A parallel movement called Streamline Moderne, or simply Streamline, followed close behind. Streamline was influenced by the modern aerodynamic designs emerging from advancing technologies in aviation, ballistics, and other fields requiring high velocity. The attractive shapes resulting from scientifically applied aerodynamic principles were enthusiastically adopted within Art Deco, applying streamlining techniques to other useful objects in everyday life, such as the automobile. Although the Chrysler Airflow design of 1933 was commercially unsuccessful, it provided the lead for more conservatively designed pseudo-streamlined vehicles. These "streamlined" forms began to be used even for mundane and static objects such as pencil sharpeners and refrigerators.

Art Deco celebrates the Machine Age through explicit use of man-made materials (particularly glass and stainless steel), symmetry,[11] repetition, modified by Asian influences such as the use of silks and Middle Eastern designs. It was strongly adopted in the United States during the Great Depression for its practicality and simplicity, while still portraying a reminder of better times and the "American Dream."

Art Deco made use of many distinctive styles, but one of the most significant of its features was its dependence upon a range of ornaments and motifs.[12] The style is said to have reflected the tensions in the cultural politics of its day, with eclecticism having been one of its defining features.[12] In the words of F. Scott Fitzgerald, the distinctive style of Art Deco was shaped by "all the nervous energy stored up and expended in the War."[13] Art Deco has been influenced in part by movements such as Cubism, Russian Constructivism and Italian Futurism, which are all evident in Art Deco decorative arts.[1]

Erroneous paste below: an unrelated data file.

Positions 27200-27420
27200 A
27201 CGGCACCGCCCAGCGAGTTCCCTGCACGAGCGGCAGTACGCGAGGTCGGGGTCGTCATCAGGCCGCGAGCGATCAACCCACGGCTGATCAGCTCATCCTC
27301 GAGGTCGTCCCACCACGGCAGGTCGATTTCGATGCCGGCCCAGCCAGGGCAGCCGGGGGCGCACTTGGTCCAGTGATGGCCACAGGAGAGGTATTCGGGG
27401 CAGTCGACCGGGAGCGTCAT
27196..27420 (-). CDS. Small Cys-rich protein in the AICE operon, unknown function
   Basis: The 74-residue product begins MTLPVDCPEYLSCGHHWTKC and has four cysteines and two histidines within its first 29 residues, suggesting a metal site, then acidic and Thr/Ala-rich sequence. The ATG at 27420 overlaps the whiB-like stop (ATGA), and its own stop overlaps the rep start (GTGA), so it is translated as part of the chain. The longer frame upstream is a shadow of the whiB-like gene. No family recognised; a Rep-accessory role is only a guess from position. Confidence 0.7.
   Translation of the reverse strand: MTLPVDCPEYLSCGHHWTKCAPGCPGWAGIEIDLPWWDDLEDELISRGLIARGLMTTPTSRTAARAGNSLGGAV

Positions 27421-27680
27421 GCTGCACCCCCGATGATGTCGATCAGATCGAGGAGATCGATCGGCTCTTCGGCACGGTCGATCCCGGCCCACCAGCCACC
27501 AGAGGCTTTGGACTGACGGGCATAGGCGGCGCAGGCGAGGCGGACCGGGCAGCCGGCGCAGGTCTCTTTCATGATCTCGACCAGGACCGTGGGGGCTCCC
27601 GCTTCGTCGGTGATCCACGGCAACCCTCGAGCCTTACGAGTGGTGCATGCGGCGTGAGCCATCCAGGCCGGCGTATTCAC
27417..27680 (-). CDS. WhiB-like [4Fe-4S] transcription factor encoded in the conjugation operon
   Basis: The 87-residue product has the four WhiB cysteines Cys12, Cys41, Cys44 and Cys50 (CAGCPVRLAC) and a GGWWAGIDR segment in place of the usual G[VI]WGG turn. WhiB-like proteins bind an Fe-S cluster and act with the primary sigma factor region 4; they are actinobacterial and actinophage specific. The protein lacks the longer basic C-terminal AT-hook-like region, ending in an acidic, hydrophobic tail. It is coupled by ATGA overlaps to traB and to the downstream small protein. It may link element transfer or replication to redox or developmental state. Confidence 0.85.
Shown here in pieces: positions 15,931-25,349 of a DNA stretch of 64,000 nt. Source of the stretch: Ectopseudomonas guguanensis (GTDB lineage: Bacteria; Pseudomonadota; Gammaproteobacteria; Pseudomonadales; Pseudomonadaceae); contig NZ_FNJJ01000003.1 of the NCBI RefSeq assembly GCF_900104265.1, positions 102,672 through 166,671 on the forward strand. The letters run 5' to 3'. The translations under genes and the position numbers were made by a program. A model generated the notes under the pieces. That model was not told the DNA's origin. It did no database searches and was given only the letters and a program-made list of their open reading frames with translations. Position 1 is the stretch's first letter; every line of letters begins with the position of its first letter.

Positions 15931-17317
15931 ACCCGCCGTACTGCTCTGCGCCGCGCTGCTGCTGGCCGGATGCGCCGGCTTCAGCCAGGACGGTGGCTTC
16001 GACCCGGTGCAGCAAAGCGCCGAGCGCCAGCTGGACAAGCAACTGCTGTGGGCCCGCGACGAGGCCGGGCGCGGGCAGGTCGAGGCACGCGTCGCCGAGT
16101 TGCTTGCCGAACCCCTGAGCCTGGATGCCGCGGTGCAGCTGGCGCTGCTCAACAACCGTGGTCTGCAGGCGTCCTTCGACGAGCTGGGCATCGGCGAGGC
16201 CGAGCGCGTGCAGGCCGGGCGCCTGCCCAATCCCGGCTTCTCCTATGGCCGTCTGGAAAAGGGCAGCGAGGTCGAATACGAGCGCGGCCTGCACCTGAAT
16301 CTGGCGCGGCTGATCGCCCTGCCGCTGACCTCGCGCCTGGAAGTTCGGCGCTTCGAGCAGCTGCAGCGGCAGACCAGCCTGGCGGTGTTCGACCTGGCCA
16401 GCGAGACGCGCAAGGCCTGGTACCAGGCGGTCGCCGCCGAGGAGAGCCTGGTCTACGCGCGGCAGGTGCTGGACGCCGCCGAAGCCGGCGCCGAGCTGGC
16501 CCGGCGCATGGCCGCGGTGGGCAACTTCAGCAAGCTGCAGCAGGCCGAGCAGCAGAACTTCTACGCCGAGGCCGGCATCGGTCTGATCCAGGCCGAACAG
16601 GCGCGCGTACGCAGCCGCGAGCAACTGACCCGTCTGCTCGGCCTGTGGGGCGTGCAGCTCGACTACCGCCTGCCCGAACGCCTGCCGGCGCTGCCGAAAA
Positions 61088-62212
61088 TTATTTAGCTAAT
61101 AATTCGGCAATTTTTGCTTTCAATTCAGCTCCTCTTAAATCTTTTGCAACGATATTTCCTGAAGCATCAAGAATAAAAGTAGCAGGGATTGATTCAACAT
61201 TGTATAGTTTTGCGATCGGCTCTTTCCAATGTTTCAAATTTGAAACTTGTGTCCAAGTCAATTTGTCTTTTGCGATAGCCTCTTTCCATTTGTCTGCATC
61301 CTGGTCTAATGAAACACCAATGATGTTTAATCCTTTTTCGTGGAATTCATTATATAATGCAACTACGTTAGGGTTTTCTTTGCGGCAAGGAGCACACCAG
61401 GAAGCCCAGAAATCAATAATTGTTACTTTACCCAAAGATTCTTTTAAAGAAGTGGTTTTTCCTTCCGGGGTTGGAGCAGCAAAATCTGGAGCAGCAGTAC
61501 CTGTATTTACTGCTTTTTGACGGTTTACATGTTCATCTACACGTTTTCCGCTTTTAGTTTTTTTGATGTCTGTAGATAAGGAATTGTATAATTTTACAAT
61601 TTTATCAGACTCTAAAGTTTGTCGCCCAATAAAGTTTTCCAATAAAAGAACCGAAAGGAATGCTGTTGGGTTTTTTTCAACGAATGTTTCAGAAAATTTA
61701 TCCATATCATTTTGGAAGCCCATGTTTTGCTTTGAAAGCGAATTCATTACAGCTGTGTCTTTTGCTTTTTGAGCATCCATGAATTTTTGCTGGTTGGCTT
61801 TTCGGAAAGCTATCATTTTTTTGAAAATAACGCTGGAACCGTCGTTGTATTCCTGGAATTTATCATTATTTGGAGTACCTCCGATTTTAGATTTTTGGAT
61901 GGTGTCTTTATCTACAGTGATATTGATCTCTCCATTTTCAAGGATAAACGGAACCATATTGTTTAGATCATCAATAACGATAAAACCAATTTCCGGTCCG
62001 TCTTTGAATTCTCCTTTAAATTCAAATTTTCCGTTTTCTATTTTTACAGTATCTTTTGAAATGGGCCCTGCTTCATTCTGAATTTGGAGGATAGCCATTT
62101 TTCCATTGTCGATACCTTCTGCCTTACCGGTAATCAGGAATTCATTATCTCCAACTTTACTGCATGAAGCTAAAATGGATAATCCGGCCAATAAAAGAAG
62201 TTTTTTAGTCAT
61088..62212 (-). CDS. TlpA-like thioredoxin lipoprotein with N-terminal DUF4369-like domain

Decline and Resurgence

Art Deco slowly lost patronage in the West after reaching mass production, when it began to be derided as gaudy and presenting a false image of luxury. Eventually, the style was cut short by the austerities of World War II. In colonial countries such as India and the Philippines, it became a gateway for Modernism and continued to be used well into the 1960s. Before their destruction during World War II, Manila possessed many art-deco buildings; a legacy of the American colonial past. Theaters and office buildings were lost in the war or later demolished and abandoned for new development.

A resurgence of interest in Art Deco came with graphic design in the 1980s, where its association with film noir and 1930s glamor led to its use in ads for jewelry and fashion.[14]

Memphis Group

Art Deco also helped to inspire the Memphis Group, an influential Italian design and architecture movement of the 1980s. The group was founded by Ettore Sottsass. The group, which eventually counted among its members Martine Bedin, Andrea Branzi, Aldo Cibic, Michele de Lucchi, Nathalie du Pasquier, Michael Graves, Hans Hollein, Arata Isozaki, Shiro Kuromata, Matteo Thun, Javier Mariscal, George Sowden, Marco Zanini, and the journalist Barbara Radice, disbanded in 1988.

Named after the Bob Dylan song Stuck Inside of Mobile with the Memphis Blues Again, the movement was a reaction against the post-Bauhaus "black box" designs of the 1970s and had a sense of humor that was lacking at the time in design. The Memphis Group offered bright, colorful, shocking pieces. The colors they used contrasted the dark blacks and browns of European furniture. In addition to Art Deco, they drew inspiration from Pop Art as well as the 1950s Kitsch and futuristic themes. Their concepts were in stark contrast to so called 'Good Design'.